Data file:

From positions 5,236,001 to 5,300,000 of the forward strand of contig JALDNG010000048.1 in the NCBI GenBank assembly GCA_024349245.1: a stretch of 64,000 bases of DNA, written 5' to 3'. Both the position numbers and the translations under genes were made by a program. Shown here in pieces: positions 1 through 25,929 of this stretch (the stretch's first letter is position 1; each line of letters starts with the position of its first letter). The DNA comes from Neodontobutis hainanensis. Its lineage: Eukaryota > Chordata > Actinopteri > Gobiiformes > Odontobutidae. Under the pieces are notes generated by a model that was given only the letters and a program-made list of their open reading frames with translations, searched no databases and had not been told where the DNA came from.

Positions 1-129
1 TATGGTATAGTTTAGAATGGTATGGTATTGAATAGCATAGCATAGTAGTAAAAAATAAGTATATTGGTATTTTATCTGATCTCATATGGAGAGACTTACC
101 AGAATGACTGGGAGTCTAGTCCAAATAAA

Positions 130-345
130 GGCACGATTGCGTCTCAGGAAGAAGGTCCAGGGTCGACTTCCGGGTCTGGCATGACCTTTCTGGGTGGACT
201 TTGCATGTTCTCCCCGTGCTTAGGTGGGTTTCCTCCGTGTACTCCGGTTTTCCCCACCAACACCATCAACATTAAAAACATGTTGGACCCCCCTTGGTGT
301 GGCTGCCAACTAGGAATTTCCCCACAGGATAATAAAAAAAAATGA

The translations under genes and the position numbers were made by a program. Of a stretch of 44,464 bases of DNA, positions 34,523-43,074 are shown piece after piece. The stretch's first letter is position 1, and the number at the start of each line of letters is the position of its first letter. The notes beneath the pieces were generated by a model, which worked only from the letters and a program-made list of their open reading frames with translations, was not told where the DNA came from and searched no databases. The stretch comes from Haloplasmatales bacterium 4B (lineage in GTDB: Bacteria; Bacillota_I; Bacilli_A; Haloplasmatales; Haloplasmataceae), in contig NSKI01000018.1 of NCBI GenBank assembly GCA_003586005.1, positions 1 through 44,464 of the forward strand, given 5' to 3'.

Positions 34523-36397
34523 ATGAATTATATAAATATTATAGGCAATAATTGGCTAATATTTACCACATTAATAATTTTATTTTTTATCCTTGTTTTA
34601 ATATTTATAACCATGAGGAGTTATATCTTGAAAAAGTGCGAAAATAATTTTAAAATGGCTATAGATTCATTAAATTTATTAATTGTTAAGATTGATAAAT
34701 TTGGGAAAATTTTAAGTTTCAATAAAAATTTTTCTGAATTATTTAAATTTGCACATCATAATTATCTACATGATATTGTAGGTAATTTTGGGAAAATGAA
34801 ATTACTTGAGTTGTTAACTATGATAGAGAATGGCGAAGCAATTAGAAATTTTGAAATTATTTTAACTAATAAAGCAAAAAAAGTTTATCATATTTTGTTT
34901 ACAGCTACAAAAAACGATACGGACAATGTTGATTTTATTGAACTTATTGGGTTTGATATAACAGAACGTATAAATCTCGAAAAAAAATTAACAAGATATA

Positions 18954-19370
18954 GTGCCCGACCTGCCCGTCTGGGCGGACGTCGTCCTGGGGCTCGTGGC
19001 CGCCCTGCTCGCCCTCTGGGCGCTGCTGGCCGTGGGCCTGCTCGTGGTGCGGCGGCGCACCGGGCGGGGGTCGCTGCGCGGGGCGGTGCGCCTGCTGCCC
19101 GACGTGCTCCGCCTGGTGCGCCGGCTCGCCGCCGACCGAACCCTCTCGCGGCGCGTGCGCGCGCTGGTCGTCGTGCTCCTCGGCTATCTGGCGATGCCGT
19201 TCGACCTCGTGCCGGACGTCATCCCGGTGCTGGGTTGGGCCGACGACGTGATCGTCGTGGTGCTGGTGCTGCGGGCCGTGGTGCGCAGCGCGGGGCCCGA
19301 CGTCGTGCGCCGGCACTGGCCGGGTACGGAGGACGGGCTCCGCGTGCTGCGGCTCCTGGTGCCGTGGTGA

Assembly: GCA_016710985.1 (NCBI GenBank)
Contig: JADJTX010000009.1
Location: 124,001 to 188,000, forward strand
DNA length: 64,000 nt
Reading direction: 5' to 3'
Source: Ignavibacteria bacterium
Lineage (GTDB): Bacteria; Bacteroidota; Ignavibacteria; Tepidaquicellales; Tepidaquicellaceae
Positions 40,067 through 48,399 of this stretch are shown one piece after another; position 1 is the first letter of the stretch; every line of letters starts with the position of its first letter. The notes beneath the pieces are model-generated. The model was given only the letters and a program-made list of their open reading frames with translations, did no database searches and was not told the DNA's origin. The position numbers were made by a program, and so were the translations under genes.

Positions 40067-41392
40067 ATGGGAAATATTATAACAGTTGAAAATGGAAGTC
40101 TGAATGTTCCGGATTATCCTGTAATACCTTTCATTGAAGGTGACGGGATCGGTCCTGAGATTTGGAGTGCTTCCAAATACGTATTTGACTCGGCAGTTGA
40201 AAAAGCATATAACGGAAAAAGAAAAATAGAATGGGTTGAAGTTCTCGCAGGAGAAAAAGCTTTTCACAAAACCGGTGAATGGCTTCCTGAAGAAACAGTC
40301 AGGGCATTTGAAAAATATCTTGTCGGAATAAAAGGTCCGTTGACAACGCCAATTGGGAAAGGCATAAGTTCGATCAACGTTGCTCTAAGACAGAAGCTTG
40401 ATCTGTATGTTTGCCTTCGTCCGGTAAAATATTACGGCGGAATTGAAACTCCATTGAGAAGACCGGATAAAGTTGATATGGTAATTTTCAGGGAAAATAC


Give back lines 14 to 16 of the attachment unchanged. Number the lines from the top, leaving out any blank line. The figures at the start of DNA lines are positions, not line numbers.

34801 ATTACTTGAGTTGTTAACTATGATAGAGAATGGCGAAGCAATTAGAAATTTTGAAATTATTTTAACTAATAAAGCAAAAAAAGTTTATCATATTTTGTTT
34901 ACAGCTACAAAAAACGATACGGACAATGTTGATTTTATTGAACTTATTGGGTTTGATATAACAGAACGTATAAATCTCGAAAAAAAATTAACAAGATATA

Positions 18954-19370